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  • Writer's pictureDetola

Five Complex Questions Bereaved Parents Ask

Finding meaning and purpose in life after the death of a child

The death of a child is one of the most devastating and confusing experiences a parent can face, and it's common for bereaved parents to have many complex questions and uncertainties about the future.

There are many questions that will go through the mind of bereaved parents but today I wanted to share five complex questions that many bereaved parents ask or ruminate in their minds.

1) Why did this happen to my child?

Bereaved parents often struggle to understand why their child had to die. You may feel like you need to find a reason or a meaning behind your child's death, but sometimes there is no clear answer or reason. Even when the cause of death is known and there is a logical explanation, emotionally you may still find it hard to make sense of your child’s death.

Many bereaved parents in trying to understand why their child died, struggle with feelings of guilt and regret with regard to what they could have done to prevent it or the relationship with their child. This can be a difficult and complex emotion to navigate. It's important for you to understand that it's normal to have these feelings, but that it's not necessarily productive to dwell on them.

You may find it helpful to focus on the positive things you did for your child, rather than the things you wish you had done or said differently. Remembering the love and care you provided to your child can be a source of comfort and strength during the grieving process.

It's often helpful to talk about these feelings of guilt and regret with a grief specialist or therapist who can help you process the guilt and regret and work through them in a healthy way.

2) Will I ever feel normal again?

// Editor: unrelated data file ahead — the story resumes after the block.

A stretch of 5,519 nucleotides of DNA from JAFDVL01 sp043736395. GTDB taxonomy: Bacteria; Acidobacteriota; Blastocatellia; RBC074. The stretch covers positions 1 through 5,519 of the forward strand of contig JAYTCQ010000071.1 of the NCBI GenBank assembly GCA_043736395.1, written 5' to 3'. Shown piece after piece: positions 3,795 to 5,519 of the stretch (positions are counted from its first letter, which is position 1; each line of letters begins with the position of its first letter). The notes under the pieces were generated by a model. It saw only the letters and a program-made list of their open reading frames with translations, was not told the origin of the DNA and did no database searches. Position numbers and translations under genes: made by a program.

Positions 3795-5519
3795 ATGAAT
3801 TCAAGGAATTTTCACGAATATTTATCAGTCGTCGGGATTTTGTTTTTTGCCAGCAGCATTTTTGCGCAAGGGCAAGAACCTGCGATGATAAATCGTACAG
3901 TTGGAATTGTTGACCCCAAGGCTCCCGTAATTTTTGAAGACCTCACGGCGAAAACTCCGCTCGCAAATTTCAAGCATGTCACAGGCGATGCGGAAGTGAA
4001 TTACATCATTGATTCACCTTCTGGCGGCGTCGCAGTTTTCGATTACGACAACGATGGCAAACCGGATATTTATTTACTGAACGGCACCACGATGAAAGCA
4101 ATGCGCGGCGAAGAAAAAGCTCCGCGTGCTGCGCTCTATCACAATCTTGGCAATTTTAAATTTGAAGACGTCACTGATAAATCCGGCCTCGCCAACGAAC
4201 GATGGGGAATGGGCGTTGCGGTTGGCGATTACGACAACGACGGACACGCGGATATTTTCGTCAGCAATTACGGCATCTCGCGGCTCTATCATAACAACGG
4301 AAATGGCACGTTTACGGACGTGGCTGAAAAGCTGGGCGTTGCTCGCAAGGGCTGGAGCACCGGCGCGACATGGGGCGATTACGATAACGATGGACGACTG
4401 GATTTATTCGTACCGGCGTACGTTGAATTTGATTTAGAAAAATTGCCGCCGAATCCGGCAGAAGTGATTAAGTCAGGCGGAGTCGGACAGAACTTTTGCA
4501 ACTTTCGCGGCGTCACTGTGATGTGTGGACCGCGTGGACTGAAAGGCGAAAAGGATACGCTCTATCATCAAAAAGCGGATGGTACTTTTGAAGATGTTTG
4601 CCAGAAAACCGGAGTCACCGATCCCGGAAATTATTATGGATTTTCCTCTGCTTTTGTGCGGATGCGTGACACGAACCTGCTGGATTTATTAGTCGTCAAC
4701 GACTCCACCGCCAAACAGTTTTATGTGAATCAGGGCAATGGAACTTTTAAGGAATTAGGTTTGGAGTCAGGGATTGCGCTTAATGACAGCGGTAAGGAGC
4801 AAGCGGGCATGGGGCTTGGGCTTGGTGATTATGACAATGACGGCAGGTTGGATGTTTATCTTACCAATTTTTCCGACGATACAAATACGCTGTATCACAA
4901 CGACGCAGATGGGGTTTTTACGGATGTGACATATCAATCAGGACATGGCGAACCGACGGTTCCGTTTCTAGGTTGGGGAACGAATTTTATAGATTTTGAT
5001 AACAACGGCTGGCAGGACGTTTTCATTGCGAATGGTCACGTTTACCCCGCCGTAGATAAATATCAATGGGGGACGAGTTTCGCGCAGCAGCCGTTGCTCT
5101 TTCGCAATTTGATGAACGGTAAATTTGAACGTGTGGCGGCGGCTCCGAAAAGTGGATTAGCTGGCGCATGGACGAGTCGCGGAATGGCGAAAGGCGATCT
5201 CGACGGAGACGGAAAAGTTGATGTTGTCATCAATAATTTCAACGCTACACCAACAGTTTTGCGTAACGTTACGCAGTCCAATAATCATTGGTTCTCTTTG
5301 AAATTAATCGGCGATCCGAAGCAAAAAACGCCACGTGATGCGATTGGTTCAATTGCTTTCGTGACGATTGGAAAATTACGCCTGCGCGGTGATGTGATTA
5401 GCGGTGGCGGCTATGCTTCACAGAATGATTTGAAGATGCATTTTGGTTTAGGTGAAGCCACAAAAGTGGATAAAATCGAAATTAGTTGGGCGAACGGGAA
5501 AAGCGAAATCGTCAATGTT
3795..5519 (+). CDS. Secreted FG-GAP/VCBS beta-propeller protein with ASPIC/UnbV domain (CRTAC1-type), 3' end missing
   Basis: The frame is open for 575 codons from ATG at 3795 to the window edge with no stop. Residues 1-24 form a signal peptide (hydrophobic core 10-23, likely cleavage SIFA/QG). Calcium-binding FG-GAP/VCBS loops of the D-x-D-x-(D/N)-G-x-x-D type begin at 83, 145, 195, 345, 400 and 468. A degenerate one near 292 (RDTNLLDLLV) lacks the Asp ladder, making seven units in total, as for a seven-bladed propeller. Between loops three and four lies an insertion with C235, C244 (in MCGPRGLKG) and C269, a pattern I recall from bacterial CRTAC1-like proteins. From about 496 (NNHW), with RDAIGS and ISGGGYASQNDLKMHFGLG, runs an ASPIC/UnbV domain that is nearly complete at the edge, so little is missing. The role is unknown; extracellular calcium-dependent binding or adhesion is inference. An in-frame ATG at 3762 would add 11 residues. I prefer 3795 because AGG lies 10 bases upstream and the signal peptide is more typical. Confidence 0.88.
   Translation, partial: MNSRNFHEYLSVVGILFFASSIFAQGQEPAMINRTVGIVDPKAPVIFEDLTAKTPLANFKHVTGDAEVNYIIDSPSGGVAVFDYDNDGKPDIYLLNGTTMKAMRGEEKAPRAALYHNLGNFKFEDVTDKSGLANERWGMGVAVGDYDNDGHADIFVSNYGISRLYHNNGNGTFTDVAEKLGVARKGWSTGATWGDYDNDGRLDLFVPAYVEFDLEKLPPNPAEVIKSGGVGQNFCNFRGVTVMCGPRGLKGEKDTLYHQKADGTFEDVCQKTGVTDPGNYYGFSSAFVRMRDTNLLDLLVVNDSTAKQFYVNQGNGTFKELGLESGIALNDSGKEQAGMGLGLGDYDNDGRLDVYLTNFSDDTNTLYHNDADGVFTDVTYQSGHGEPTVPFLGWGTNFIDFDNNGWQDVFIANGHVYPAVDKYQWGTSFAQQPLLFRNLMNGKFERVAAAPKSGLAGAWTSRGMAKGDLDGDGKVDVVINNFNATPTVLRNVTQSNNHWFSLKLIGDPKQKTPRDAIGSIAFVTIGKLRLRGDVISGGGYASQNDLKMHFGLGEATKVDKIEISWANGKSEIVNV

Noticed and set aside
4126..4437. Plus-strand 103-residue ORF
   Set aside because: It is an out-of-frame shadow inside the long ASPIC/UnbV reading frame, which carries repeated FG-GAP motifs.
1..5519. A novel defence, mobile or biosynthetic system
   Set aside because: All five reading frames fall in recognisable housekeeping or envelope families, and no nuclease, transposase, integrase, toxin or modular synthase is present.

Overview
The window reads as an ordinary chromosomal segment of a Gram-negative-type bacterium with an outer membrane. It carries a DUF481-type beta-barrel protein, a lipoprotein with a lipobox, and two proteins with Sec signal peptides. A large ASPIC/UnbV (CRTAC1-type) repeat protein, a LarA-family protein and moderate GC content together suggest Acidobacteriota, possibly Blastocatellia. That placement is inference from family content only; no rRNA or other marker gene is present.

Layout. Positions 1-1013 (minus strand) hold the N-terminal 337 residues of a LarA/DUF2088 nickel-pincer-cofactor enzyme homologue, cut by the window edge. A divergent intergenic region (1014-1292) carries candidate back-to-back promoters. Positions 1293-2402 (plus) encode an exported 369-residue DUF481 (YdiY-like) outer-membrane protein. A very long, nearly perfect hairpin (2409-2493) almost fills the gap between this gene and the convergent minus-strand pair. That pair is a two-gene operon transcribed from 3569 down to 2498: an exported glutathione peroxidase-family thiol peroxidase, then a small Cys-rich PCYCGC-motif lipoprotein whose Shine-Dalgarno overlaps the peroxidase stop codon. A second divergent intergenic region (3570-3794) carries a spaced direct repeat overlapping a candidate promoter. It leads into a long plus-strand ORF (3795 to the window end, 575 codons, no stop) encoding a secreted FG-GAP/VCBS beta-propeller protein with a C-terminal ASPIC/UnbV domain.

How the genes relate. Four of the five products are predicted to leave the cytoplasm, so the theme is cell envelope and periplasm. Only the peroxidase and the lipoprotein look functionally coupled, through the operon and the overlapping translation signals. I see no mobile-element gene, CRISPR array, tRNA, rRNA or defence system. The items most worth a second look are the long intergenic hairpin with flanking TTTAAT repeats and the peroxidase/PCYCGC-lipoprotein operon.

Grief is a complex and individual process, and it's common for bereaved parents to feel like they'll never be able to move forward or feel "normal" or happy again. It's important to remember that everyone's grief journey is different and there's no right or wrong way to feel.

Life as you knew it will never be the same again, so finding moments of joy and hope can be an important part of the healing process. As you progress in your journey you will begin to embrace your new “normal” filled with joy and happiness alongside your grief. Joy and grief can coexist.

3) How do I navigate relationships with family and friends who don't understand my grief?

It's not uncommon for bereaved parents to feel isolated and unsupported by family and friends who don't fully understand their grief.

There is a potential to be labelled by others as moody or ungrateful. It is also possible that some friends and family members avoid you because they feel uncomfortable with your tears or because you constantly talk about your pain or loss. Your family and friends may not understand your pain and expect you to be over the pain a few months later.

Do not feel pressured to pretend you are feeling better when you are not as there is no time frame to grief. You might need to stay away from some friends and even family members who trigger you the wrong way as you navigate your bereavement journey. That said, do not isolate yourself but surround yourself with people who are supportive, will listen to you without judgement and are there for you emotionally and practically. Don’t be afraid to ask them for help.